I'll add another Toshiba support horror-story. It's why I haven't even looked at Toshiba products in 2-3 years:
My work laptop (supplied by employer) was a Toshiba and had a 1-year warranty. After about 10-11 months of using it, the DVD drive stopped working. Toshiba's warranty support was typical ship-to-depot, so IT pulled the drive and sent the laptop off for repairs. I wouldn't ordinarily care about a laptop our for repair, but IT supplied me with a temporary machine that was at least a generation back (ie: slow and heavy).
IT got a message that except that my machine had been received at the depot but heard nothing else for weeks and weeks after. By the time I'd bugged a tech at my company enough to contact them the warranty had lapsed ... and Toshiba refused to service the machine.
Toshiba refused to service it for several more weeks. I finally took over contacting support from the IT tech, and got the machine serviced after a half-dozen (long hold-time) calls. But for the amount of time the IT dept & me spent getting an optical drive fixed our company could have paid for two new machines.
Tried a niche, online T shop with a friend years ago (before Spreadshirt existed). We worked with a local T shop at first but their minimums were a drag. A big T shop in a lower income town about 100 miles from us (we were in Santa Monica) agreed to waive minimums and do drop shipping.
Problem ended up being quality we or the shop couldn't consistently control. It was great for weeks, then bad for a batch, then good again.
Returns and re-shipping costs due to low quality finally killed us.
The slides present a few well-known cases of hyperinflation accompanying economic and social breakdown, but doesn't demonstrate causation. It then shifts to discussing the inflation trend of the US dollar, even though the USD is not experiencing hyperinflation and never has since the introduction of the Federal Reserve system.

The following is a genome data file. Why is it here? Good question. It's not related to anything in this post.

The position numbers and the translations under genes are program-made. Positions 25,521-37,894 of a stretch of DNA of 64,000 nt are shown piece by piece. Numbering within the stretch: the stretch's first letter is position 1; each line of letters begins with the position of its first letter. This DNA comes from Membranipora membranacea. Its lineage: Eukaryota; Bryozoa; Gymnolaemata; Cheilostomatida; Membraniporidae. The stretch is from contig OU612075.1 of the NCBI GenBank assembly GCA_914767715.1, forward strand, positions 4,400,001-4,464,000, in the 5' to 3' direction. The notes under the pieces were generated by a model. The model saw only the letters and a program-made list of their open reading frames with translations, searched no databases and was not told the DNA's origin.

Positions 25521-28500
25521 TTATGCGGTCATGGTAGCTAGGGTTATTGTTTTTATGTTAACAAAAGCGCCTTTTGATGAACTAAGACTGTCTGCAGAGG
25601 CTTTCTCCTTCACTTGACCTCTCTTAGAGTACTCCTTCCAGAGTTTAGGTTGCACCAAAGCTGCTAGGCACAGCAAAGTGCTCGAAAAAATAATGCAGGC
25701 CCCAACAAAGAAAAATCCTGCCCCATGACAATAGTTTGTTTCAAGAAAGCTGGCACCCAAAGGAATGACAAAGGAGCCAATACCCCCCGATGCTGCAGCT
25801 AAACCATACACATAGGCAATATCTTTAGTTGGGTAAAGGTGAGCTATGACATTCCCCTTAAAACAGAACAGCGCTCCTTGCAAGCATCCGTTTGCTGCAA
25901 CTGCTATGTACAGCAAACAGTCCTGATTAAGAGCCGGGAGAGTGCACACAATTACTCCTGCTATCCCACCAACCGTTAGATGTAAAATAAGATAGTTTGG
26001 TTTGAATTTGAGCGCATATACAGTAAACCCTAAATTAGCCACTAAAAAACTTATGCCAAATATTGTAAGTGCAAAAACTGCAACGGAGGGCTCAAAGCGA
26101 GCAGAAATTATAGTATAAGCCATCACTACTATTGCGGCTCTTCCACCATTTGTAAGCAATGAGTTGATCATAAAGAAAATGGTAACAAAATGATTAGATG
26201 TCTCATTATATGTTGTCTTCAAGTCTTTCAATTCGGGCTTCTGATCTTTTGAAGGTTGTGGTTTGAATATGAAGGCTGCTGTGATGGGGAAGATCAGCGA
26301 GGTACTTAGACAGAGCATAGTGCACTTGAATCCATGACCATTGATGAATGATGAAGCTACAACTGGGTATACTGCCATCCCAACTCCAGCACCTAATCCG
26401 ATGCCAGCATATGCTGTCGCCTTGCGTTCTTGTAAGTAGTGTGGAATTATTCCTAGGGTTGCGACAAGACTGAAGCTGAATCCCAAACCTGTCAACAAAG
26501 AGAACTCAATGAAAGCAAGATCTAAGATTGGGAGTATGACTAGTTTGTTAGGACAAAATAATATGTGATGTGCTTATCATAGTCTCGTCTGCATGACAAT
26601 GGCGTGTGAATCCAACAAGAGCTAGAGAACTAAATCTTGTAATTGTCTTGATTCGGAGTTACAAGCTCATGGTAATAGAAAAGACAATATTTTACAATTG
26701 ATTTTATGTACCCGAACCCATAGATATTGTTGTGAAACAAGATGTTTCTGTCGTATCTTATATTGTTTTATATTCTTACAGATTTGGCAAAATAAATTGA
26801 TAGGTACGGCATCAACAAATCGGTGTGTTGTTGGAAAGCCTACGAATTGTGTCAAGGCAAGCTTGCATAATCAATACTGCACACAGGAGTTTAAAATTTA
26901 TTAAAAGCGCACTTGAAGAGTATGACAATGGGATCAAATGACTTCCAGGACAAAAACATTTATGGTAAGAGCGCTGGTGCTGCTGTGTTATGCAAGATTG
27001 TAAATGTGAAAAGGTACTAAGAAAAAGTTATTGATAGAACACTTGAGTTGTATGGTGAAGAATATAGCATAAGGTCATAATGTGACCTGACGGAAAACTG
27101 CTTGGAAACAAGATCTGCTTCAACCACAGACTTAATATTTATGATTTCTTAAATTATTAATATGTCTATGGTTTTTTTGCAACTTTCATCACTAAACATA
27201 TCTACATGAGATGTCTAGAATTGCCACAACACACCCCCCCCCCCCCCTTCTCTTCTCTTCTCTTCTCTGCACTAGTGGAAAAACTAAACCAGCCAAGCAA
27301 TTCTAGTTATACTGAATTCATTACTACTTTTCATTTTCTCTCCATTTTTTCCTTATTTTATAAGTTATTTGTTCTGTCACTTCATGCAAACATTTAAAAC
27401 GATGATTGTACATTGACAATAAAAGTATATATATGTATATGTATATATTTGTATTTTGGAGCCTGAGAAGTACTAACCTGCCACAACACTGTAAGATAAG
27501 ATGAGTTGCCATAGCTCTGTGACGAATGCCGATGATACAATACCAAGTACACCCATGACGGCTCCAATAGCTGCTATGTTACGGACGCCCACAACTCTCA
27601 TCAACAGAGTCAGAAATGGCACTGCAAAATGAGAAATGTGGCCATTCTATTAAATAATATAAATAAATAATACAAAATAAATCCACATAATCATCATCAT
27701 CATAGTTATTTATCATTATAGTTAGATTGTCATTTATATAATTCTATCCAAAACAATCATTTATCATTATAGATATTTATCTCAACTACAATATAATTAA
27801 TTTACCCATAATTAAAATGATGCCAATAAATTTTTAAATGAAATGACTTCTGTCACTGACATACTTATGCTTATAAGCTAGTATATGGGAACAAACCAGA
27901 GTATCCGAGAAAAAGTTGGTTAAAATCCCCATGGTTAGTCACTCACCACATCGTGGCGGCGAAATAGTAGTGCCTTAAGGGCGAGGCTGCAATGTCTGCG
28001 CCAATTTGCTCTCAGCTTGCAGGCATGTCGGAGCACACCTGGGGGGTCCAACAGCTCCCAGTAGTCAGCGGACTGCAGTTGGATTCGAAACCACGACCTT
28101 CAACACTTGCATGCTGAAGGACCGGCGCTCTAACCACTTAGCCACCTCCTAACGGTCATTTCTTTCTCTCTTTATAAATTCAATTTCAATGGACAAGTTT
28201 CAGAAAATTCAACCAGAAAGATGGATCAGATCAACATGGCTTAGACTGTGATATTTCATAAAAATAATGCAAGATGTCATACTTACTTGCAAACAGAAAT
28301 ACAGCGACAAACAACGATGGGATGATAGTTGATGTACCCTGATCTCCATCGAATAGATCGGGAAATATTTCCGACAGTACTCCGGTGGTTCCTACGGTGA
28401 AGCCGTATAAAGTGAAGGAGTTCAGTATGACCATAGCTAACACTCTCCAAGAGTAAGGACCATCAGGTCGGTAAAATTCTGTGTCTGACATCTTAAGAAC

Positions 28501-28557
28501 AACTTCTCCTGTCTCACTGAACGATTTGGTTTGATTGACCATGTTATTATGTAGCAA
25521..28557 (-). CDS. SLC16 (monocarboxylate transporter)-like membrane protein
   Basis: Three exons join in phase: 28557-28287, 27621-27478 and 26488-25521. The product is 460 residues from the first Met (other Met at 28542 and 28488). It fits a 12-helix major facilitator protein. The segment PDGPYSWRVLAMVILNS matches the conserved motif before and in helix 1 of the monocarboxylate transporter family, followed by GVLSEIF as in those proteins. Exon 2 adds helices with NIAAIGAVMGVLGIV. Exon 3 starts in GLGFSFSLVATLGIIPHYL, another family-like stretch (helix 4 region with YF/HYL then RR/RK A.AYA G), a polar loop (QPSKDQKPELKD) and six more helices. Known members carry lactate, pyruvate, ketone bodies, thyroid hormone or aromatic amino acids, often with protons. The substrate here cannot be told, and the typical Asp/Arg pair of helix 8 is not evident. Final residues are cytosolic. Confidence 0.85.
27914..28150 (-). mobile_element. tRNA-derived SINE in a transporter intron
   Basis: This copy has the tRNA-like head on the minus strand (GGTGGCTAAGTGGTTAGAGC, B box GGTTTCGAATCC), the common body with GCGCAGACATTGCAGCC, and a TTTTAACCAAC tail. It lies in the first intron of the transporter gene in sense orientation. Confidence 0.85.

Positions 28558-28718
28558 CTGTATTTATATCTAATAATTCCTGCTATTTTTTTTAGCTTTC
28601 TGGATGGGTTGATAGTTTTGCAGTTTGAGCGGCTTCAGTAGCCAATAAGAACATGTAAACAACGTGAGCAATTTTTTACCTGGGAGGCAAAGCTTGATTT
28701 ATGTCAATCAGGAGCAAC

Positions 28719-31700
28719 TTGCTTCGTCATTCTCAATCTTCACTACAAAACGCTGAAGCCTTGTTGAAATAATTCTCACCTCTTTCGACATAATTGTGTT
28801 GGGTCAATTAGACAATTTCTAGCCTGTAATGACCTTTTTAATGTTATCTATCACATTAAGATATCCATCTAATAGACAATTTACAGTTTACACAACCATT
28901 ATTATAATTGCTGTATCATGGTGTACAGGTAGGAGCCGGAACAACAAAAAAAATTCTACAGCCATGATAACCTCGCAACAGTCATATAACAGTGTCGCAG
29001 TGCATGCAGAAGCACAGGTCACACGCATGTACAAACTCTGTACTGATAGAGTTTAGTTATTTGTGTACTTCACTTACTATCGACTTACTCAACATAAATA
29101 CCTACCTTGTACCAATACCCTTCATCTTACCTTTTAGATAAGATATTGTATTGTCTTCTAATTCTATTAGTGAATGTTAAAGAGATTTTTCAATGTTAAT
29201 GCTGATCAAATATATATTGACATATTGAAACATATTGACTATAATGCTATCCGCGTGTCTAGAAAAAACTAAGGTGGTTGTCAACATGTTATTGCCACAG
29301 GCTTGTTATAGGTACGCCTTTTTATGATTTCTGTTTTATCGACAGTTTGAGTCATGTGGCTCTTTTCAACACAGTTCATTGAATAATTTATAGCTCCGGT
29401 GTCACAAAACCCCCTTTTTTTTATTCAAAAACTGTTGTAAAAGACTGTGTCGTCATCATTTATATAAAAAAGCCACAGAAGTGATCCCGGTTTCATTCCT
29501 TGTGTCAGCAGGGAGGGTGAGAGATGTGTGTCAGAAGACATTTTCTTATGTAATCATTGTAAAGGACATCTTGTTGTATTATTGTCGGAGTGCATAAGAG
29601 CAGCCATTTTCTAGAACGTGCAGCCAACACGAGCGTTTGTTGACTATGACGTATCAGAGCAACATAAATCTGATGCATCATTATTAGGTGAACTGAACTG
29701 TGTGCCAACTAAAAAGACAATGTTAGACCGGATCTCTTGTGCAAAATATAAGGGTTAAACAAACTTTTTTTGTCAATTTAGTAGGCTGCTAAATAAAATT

Why historical examples of hyperinflation are relevant to the gradual devaluation of the US dollar is never explained. That seems like a grave flaw in the argument.
Even if Bitcoin is viable as a non-inflationary currency outside the control of central banks and nation-states (which I don't think is proven), there's still the question of whether either of those qualities are desirable.
> even though the USD is not experiencing hyperinflation and never has since the introduction of the Federal Reserve system.
The USD stayed long-term stable before 1913. It lost 98% of its value since then. Say what you want about short-term economic shocks in the 19th century or the 98% statistic being a deliberately biased framing of exponential decay, but the idea that the USD has not seen hyperinflation "since" the Federal Reserve is highly misleading.
> Why historical examples of hyperinflation are relevant to the gradual devaluation of the US dollar is never explained.
"Why historical examples of people not wearing seatbelts dying in car accidents are relevant to my choice of not wearing a seatbelt is never explained." Same argument.
Also, saying "this hasn't happened yet so it won't" is a highly specious argument to make. Events that are worse than anything that ever happened before them are actually quite common in history - namely, the 1918 Spanish Flu outbreak, World War I, World War II, the Great Depression, Chernobyl, etc. Given the general trend of an increasingly complex, and hence fragile, society over the past ten thousand years, disasters of increasing and unprecedented scale are the rational thing to expect.
> How do you think he would react if you hired an operations manager or director, who was responsible for tasking him with work?
Actually your suggestion is good and he may react positively to that because I think he is happier when is he exactly told what to do and someone makes sure he finishes what he starts (which has been my work exactly).
But the thing about that is right now we're just two people working in an office that we've designed more as a recreation center. All our site stuff is fully outsourced and working great, so I don't know if I can find an operations manager just to babysit him.
But maybe if I can find or invent an operations manager that can work via telecommuting (why not?) just to check his progress then this suggestion maybe the best thing to happen to our business.
It sounds like you're trying to talk yourself into this. Consider other options. Have you been interviewing for other positions actively (sounds like no, devs are very in-demand)? Will your current employer counter-offer (though there's nothing to counter here except a ~67% decrease)?